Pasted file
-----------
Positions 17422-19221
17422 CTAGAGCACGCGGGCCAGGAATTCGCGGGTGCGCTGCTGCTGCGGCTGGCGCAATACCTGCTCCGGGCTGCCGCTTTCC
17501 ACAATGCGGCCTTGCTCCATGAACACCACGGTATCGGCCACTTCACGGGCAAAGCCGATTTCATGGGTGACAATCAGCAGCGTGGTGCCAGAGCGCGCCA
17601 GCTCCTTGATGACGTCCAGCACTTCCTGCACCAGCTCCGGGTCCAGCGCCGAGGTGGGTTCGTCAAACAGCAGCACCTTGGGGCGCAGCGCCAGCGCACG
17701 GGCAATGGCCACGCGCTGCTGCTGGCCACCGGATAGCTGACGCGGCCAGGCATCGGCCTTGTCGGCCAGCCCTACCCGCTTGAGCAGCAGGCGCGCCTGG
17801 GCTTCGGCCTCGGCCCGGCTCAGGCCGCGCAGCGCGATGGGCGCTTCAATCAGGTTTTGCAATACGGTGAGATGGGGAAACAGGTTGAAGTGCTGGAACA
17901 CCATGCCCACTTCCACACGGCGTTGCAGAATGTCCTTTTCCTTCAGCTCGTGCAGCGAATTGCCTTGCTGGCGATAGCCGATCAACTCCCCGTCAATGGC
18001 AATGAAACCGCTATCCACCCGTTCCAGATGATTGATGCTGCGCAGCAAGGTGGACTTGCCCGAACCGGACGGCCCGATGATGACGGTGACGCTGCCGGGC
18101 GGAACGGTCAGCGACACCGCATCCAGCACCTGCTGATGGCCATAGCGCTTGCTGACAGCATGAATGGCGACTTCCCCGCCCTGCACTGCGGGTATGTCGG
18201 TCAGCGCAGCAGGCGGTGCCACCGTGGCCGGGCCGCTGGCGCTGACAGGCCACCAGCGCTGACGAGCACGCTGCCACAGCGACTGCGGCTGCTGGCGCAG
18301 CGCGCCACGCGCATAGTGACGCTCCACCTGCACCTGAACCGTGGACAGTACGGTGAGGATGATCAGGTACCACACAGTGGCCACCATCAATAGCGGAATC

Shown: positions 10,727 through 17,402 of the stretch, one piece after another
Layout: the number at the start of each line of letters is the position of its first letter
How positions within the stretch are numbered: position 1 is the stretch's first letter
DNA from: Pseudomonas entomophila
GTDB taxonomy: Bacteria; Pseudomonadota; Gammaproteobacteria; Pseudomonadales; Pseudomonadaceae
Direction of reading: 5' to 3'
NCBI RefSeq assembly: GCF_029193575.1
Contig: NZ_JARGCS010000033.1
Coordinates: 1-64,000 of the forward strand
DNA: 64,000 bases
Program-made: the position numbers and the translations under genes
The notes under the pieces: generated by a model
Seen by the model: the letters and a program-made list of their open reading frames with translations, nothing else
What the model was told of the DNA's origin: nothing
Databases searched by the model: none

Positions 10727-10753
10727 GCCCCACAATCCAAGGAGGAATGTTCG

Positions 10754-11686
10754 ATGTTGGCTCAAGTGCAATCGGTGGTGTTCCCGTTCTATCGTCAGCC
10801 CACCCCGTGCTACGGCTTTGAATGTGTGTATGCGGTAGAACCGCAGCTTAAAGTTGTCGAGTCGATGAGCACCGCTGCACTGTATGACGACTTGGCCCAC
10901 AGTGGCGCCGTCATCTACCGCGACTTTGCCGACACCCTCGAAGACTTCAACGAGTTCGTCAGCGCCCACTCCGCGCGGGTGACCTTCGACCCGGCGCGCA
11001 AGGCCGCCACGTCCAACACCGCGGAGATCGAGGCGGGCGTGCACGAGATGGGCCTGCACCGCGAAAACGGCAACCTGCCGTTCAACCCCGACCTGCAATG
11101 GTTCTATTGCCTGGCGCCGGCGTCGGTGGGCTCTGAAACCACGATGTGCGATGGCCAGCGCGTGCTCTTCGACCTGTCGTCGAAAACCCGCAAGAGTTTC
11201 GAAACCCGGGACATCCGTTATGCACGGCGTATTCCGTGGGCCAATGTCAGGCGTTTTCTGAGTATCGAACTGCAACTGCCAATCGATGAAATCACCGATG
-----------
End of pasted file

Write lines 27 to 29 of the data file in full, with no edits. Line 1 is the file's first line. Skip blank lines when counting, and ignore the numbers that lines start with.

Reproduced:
Positions 10727-10753
10727 GCCCCACAATCCAAGGAGGAATGTTCG

Positions 10754-11686